In 2000, hundreds of parents and community members came together to reimagine the American high school, envisioning “a place providing a high-quality public education to every child, regardless of family circumstances or background.”

Today, Summit Public Schools is a leading charter management organization serving sixth grade through high school students across the Bay Area, with recently opened schools in Washington state as well.

Summit is best in class at well defining student outcomes, personalized learning and professional learning experiences for teachers.

Rather than adding a lot of managed schools, Summit is pioneering a new scaling strategy–giving away the platform and professional learning that goes with it. Over 100 teacher teams participate in the Summit Learning program and more will be announced soon.

In an effort to share its innovative vision, Summit leaders recently announced the release of The Science of Summit, a white paper that has been 15 years in the making. The paper reviews the research underlying the evidence-based principles and educator design choices made at Summit Public Schools, and shares its beliefs about young people, about the promise of public education and about principles for school design rooted in the science of learning.

Measuring Student Outcomes

Summit leaders reviewed the most prominent competency and curriculum frameworks to find what they wanted their graduates to know and be able to do, and students leave only after demonstrating mastery in the following four domains:

Cognitive Skills: Essential and transferable lifelong skills. The importance of students developing cognitive skills is universally supported by multiple prominent curriculum frameworks. These skills equip students with interdisciplinary 21st-century competencies to navigate college and careers.

Content Knowledge: Rigorous content across all academic subjects. Students must acquire and retain key content knowledge to support the development of cognitive skills. To meet the needs of all learners, students should advance through material at their own pace and with appropriate supports and move on only when they demonstrate proficiency in a given subject.

Habits of Success: Behaviors, mindsets and dispositions. Social-emotional learning is inextricably linked to academic learning. To succeed, students need a set of skills, mindsets, dispositions and behaviors that develop along a continuum and that are grounded in the social nature of learning

Sense of Purpose: Self-knowledge, values, relationships and a credible path. Students who have a sense of purpose are more likely to succeed in meeting their short- and long-term goals. Upon high school graduation, students need to possess an understanding of their interests, values and skills; they also need to construct a credible path after high school for translating those interests, values and skills into fulfilled lives.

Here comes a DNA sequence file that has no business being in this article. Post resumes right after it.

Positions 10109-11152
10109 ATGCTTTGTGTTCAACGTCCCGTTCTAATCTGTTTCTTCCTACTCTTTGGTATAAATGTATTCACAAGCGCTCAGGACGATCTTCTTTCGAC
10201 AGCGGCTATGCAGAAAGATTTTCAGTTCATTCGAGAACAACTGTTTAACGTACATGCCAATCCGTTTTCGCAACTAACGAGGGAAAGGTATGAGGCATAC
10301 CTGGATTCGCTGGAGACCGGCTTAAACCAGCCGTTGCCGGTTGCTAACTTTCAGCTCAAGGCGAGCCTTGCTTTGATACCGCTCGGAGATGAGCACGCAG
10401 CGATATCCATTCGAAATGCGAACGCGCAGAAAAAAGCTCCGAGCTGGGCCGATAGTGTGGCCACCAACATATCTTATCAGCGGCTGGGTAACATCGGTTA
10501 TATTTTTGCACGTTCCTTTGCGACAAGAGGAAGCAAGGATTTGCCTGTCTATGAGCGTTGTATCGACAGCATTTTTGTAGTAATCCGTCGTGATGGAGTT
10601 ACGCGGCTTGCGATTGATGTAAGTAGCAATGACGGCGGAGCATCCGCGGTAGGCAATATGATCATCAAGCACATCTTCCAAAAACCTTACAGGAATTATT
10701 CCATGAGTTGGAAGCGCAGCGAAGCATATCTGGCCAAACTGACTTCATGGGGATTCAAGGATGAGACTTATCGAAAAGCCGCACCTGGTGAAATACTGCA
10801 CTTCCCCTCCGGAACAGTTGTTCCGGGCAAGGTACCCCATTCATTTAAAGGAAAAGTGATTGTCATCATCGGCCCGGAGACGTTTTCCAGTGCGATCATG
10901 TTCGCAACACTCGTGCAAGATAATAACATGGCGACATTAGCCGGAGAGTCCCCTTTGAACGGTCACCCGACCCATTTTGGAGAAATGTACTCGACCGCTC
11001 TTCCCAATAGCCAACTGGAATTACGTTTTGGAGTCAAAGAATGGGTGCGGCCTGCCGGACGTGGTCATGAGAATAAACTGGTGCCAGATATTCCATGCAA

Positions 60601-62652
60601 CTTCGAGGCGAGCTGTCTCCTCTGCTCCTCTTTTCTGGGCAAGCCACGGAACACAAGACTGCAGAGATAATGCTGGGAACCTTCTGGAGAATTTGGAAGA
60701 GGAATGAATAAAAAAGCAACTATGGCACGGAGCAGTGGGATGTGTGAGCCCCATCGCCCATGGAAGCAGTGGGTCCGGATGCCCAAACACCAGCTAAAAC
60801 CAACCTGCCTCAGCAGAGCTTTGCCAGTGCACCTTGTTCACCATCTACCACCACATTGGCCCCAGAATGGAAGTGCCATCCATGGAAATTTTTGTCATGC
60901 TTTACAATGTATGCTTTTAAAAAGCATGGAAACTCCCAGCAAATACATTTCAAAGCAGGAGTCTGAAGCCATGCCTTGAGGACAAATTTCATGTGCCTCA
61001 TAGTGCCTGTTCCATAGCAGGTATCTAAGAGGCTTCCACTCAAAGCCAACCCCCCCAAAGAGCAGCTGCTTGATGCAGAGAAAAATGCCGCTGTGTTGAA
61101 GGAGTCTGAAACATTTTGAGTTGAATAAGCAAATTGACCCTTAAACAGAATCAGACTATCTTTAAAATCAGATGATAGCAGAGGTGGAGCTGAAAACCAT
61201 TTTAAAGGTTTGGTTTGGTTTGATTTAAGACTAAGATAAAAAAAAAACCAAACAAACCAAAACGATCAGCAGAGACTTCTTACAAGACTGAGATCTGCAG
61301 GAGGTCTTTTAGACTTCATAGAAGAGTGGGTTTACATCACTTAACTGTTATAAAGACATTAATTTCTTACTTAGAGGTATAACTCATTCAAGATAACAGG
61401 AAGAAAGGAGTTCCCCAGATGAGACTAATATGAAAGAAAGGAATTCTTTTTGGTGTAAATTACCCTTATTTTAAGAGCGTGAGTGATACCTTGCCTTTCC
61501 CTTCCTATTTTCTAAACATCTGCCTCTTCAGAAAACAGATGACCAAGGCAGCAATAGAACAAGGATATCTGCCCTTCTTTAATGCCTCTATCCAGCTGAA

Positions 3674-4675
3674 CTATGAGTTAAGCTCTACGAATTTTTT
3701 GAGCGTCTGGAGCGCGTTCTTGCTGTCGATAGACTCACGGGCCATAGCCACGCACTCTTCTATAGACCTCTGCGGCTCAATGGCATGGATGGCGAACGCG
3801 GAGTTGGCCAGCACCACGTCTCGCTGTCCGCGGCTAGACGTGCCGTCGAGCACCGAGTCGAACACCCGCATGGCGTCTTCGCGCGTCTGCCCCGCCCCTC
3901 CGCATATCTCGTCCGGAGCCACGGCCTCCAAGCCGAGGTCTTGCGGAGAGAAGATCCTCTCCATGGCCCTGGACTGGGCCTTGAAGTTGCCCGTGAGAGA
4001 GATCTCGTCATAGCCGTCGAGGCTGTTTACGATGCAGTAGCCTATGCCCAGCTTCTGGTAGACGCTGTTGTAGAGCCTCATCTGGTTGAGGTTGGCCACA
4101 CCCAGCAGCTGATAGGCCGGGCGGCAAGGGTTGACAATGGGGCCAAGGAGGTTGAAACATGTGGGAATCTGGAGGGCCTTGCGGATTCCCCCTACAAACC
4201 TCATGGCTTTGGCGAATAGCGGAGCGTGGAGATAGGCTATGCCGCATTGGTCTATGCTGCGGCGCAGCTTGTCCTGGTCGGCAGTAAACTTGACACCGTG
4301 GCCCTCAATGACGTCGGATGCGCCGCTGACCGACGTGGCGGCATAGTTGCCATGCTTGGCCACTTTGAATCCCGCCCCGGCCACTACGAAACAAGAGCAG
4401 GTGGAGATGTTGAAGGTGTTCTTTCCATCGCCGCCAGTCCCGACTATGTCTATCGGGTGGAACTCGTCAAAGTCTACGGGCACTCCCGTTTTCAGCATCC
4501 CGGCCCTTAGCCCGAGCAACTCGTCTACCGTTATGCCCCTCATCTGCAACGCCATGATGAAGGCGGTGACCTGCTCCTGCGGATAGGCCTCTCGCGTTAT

Measurable Outcomes that Drive Student Success

Beyond detailing evidence student outcomes, the paper presents a framework for designing school models aligned to a school’s articulated purpose of education and grounded in evidence, and provides questions for education leaders to ask themselves for each step:

1. Articulate Values and Realities: What are the key societal values and economic realities that impact learners? What assumptions and beliefs does your community hold about people as learners?

2. Define the Purpose of Education: Given your values, beliefs and realities, what role does education play in your community and our society? What is the purpose of education?

3. Determine Measurable Outcomes: Based upon the purpose of education, what do you expect all students to know and be able to do upon graduation as a result of their education? What are the measurable outcomes for each individual student?

4. Derive Evidence-Based Principles: What essential principles are grounded in the science of learning and human development and aligned with the outcomes you expect for all learners?

5. Detail Key Design Choices: Adherent to the evidence based principles, what specific design choices define a school model that is customized for the community it represents?

6. Assess Alignment and Coherence of Design: Is the school model aligned from steps one through five, and does it present a coherent hypothesis for how to consistently and reliably enable the expected student outcomes for all students?

The Science of Summit is the first of several publications the school plans to release over the coming year that provide additional details on elements of Summit’s framework.

For more, see:


Stay in-the-know with all things EdTech and innovations in learning by signing up to receive the weekly Smart Update.

LEAVE A REPLY

Please enter your comment!
Please enter your name here